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- Location: Appalachian Mountains (VA)
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Located near the little unincorporated community known as Konnarock VA (Dillon was actually near there recently) sits a little church that has no congregation. It's doors are open to the public and never locked. Inside you will find pews, pulpits, and other fixtures that look hand carved.
You will also see a registry and community board full of poems, and notes from the countless travelers that have passed through over the years.
The church to me represents humanity at it's finest, and you'll never find yourself in a building that has such a strong energy and soul. A lonely structure that calls out to other lonely souls. As I walked in and took stock of the sights, smells, and letters I couldn't help but stand in awe of the power that this building held.
At the front of the church is a small altar beside the pulpit with the bible opened to the book of Hebrew. I looked through it, and left it open on the book of Matthew (one of my personal favorite books). Beside the altar on a little stoop is a box of tissues to aid in the comfort of those who come in with nowhere else to go, shunned and turned away by the cruelties of humanity, they sit in quiet solitude, open their heart, and pray. One can only imagine the tears that have soaked into the untreated wood in that very spot.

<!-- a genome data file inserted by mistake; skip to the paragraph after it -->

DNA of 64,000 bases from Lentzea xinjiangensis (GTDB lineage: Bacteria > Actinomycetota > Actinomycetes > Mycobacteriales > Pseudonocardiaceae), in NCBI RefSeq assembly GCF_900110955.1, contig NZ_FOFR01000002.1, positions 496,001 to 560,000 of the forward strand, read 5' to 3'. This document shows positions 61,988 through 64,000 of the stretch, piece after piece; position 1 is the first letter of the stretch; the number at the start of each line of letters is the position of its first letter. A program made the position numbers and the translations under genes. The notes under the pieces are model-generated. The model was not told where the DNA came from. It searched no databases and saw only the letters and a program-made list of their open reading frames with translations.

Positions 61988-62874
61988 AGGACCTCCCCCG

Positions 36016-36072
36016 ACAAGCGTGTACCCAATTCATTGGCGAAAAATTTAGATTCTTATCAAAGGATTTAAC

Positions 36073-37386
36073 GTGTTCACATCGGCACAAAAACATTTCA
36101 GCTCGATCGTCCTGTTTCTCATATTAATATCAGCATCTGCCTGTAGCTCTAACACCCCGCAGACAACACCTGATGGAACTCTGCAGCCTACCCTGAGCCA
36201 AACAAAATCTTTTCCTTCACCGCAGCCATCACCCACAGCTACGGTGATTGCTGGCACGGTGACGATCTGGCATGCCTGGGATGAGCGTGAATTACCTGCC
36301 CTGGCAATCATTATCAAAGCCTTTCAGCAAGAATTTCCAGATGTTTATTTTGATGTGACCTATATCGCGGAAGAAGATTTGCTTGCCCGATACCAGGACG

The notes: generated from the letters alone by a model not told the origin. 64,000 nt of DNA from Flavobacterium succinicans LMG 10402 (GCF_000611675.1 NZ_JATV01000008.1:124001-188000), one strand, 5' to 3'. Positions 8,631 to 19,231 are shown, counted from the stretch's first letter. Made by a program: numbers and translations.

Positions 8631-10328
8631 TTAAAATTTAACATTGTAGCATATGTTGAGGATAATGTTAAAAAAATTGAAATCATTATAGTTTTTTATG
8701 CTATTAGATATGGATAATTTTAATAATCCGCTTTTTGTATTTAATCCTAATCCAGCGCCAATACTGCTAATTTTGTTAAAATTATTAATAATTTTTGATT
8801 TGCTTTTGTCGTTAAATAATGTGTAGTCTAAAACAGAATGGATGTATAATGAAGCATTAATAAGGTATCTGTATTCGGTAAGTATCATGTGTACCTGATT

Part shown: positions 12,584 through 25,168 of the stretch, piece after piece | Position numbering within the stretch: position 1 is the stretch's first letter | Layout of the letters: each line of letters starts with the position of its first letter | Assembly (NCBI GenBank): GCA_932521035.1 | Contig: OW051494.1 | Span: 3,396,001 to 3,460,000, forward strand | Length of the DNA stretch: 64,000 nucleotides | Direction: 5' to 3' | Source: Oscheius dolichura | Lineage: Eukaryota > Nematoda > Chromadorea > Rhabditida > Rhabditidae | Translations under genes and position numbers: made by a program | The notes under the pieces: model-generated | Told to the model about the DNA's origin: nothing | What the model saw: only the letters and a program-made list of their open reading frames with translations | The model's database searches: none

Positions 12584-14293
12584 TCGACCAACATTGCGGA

But it's also a place of joy, as the board and registry indicate, many have gotten married there, the start of many a young couples new life, their hearts full of hope and possibility as they say their vows in the humble little church.
I stand in the center isle way and look upon the small wooden cross that hangs above the church on the back wall. As I contemplated the church, the structure, and it's otherwise lonely yet beautiful soul, I couldn't help by find myself watery eyed.
A donation box sits by the board along with the registry and a pen. I add my little comment, praising the beauty of the church, and the building itself. I signed it "A.C." my initials. I left $5 in the box. My first offering in many years, but in my humble opinion, this is the first church I've ever been in, that pulled my heart in such a way.
"Speak not but what may benefit others or yourself; avoid trifling conversation." - Benjamin Franklin